The creation of a new Welsh Government presence in San Francisco comes after the First Minister held talks on potential economic links with the Mayor of San Francisco Edwin Lee and the Governor's Office.
Mr Jones added: "We have a simple message - Wales is open for business, is an excellent environment to locate and is welcoming to companies."
Welsh Government officials say the value of Welsh exports to North America has improved over the last three years before dipping slightly over the last 12 months.
A spokesman said: "Wales exported £915 million to North America in the third quarter of 2012, compared to more than £1bn in the third quarter of 2011."
The Welsh Government is releasing £30 million of funds today in the second phase of the Wales Economic Growth Fund.
The money will go towards creating jobs, growth and wealth in Wales, safeguarding up to 3,000 jobs and helping about 200 businesses.
In the first phase, more than £31million was committed to support 119 business investment projects around Wales with the potential to create some 1800 jobs and safeguard around 1,600 jobs.
The new Fund will be delivered in two stages– the first is geared to support the needs of smaller businesses requiring funding of between £50,000 and £100,000. The second will open in autumn for businesses requiring larger investment of over £100,000.
– Carwyn Jones AM, Wales' First Minister
It will act as an economic stimulus and provide the capital that businesses in Wales need to invest in new equipment, grow their companies, win new contracts and create jobs and wealth.
More Welsh firms are looking to overseas markets to fill their order books, driven by sluggish demand at home.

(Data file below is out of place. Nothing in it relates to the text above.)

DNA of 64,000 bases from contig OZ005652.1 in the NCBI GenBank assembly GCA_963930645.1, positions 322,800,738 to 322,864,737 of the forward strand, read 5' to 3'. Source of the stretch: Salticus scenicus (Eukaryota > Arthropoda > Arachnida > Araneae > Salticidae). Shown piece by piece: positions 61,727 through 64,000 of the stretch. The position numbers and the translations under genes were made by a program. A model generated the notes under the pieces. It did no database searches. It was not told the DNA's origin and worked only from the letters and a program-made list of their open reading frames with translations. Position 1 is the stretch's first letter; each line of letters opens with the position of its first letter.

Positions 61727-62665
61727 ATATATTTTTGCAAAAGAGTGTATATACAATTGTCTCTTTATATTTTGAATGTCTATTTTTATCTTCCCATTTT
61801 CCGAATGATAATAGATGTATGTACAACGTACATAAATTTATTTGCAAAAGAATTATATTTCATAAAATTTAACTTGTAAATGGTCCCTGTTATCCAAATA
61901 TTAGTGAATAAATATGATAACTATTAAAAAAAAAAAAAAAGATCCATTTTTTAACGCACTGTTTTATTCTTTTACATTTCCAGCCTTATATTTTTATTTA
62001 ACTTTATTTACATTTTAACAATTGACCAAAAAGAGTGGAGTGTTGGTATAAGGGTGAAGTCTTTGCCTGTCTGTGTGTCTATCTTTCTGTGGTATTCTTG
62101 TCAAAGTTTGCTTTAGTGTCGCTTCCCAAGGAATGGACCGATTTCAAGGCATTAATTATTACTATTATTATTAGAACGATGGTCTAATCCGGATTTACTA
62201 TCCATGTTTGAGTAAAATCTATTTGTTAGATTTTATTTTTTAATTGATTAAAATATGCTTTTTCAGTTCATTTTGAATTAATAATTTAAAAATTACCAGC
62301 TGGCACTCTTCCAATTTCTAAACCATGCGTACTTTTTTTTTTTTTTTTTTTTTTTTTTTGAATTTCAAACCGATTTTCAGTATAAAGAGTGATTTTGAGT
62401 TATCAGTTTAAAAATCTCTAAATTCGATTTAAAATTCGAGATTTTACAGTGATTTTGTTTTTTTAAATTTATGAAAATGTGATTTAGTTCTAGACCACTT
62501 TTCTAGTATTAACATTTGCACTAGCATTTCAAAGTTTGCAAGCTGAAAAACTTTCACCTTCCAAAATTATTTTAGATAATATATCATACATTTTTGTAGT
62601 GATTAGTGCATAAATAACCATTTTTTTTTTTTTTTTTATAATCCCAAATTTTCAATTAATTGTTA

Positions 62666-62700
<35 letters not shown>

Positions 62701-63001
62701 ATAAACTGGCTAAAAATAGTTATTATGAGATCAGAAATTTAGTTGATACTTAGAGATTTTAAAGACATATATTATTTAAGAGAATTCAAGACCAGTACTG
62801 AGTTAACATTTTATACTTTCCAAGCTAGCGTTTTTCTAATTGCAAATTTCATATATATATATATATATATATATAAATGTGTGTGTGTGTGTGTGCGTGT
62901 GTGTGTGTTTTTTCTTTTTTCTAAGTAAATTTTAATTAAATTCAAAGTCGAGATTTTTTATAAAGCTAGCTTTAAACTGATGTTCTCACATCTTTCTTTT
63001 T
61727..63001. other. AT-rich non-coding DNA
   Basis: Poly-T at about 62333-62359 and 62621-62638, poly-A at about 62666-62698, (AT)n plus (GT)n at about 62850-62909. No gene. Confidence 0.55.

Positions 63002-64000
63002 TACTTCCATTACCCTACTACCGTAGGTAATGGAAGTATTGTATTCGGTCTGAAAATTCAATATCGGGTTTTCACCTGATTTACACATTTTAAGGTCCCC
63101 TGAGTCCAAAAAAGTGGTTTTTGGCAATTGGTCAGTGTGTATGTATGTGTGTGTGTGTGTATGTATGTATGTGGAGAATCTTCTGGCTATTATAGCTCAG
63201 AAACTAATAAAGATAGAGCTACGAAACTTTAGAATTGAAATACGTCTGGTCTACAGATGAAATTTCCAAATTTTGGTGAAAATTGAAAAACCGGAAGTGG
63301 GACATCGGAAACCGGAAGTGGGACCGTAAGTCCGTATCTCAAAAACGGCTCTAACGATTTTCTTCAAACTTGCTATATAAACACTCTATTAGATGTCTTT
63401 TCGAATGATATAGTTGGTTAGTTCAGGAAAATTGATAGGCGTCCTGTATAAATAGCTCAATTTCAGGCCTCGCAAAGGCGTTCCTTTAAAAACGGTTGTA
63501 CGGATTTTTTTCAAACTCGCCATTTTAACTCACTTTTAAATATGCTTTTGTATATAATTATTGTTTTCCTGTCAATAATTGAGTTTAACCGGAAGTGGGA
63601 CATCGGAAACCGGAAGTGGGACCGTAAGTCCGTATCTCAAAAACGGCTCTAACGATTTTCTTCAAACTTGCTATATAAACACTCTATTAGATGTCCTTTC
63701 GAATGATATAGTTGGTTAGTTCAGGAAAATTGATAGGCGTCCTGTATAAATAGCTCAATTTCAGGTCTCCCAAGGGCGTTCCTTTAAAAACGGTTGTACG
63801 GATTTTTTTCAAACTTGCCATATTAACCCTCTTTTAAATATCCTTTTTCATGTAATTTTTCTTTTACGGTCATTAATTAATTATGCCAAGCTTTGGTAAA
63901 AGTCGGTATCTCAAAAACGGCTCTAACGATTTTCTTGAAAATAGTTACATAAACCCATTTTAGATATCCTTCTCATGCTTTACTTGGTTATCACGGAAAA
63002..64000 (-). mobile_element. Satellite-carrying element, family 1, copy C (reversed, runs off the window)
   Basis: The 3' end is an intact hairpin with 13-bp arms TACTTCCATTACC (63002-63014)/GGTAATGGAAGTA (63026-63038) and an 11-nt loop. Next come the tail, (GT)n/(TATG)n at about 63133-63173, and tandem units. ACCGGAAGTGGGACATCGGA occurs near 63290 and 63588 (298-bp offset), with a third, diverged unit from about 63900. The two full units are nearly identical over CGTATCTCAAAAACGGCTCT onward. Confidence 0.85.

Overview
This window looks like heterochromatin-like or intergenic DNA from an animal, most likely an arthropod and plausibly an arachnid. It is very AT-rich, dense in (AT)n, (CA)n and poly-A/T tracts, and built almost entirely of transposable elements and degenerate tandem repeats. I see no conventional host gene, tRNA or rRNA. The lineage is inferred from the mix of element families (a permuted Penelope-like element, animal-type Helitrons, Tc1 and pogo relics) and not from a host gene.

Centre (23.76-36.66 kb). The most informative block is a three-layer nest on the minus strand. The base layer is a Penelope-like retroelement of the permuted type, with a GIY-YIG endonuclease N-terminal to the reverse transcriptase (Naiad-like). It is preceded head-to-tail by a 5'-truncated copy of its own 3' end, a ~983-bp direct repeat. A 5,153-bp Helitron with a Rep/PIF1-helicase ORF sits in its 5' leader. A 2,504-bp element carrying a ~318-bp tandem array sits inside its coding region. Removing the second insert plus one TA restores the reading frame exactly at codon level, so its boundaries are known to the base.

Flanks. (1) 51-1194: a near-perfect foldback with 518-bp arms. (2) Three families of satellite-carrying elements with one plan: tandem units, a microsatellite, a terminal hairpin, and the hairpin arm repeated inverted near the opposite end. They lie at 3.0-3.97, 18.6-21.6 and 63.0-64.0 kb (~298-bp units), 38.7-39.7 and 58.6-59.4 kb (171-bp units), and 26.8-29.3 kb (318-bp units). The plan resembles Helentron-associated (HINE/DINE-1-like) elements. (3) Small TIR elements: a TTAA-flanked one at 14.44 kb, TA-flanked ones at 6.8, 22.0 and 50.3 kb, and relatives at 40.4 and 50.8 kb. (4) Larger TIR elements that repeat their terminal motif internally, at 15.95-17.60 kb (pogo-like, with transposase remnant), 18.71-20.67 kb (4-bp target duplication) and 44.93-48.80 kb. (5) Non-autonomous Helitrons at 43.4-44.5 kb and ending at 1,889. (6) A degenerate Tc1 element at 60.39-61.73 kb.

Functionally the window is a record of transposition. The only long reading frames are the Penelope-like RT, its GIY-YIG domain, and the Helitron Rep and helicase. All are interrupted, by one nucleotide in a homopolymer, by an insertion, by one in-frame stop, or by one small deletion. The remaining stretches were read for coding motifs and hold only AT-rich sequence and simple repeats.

Over £13bn of goods are exported from Wales each year, with more than a quarter going to the United States.
Now the First Minister is heading to San Franscisco - the latest stop in a series of 16 trade missions this year designed to promote Wales as a place to invest and Welsh companies abroad.
Our Business Correspondent Carole Green has been to see several Welsh firms whose thirst for overseas business in paying off.
The First Minister and Welsh Secretary David Jones will today highlight what more they feel can be done to get young people into employment.
At the first Jobs Summit for Wales, a number of businesses and organisations from across Wales have been invited to discuss how to offer more work experience, internships and apprenticeship opportunities for young people.
Recent figures show that the number of people between the age of 16-24 who weren't employed in Wales between October 2011 and September 2012 stood at 51,000. This has stayed roughly the same since 2009.
– Martin Brown, Work Services Director for Jobcentre Plus in Wales
The biggest issue for many young people in Wales is a lack of practical on-the-job experience, which counts for a lot when trying to impress a potential employer.
We're giving employers real incentive to give young people in Wales a job, and a payment of £2,275 is available to them for every 18-24 year-old they take on, who has been out of work for six months or more.
– Carwyn Jones, First Minister
I want to wish the team the best of luck as the Six Nations gets underway.
Even though we had some tough games in the Autumn, we have been here before and proved we have what it takes to deliver during the Six Nations.
So my message to the team is be confident, you can do this. As always, make Wales proud again as you defend your Grand Slam.